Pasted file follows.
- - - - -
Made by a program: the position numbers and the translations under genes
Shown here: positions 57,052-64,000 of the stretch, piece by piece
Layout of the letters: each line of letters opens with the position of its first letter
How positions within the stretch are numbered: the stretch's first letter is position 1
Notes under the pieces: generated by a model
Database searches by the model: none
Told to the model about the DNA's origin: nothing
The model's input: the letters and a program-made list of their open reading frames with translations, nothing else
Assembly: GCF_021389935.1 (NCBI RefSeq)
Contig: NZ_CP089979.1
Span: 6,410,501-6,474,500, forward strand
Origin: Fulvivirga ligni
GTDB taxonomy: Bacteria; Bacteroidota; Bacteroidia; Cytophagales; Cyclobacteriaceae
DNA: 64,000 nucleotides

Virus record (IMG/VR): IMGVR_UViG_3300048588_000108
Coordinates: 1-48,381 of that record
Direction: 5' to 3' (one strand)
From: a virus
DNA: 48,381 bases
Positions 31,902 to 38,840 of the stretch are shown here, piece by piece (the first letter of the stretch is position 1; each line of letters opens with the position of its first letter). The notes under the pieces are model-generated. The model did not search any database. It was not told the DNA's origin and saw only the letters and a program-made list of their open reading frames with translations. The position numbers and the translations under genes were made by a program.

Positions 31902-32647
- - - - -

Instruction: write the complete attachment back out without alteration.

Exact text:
Made by a program: the position numbers and the translations under genes
Shown here: positions 57,052-64,000 of the stretch, piece by piece
Layout of the letters: each line of letters opens with the position of its first letter
How positions within the stretch are numbered: the stretch's first letter is position 1
Notes under the pieces: generated by a model
Database searches by the model: none
Told to the model about the DNA's origin: nothing
The model's input: the letters and a program-made list of their open reading frames with translations, nothing else
Assembly: GCF_021389935.1 (NCBI RefSeq)
Contig: NZ_CP089979.1
Span: 6,410,501-6,474,500, forward strand
Origin: Fulvivirga ligni
GTDB taxonomy: Bacteria; Bacteroidota; Bacteroidia; Cytophagales; Cyclobacteriaceae
DNA: 64,000 nucleotides

Virus record (IMG/VR): IMGVR_UViG_3300048588_000108
Coordinates: 1-48,381 of that record
Direction: 5' to 3' (one strand)
From: a virus
DNA: 48,381 bases
Positions 31,902 to 38,840 of the stretch are shown here, piece by piece (the first letter of the stretch is position 1; each line of letters opens with the position of its first letter). The notes under the pieces are model-generated. The model did not search any database. It was not told the DNA's origin and saw only the letters and a program-made list of their open reading frames with translations. The position numbers and the translations under genes were made by a program.

Positions 31902-32647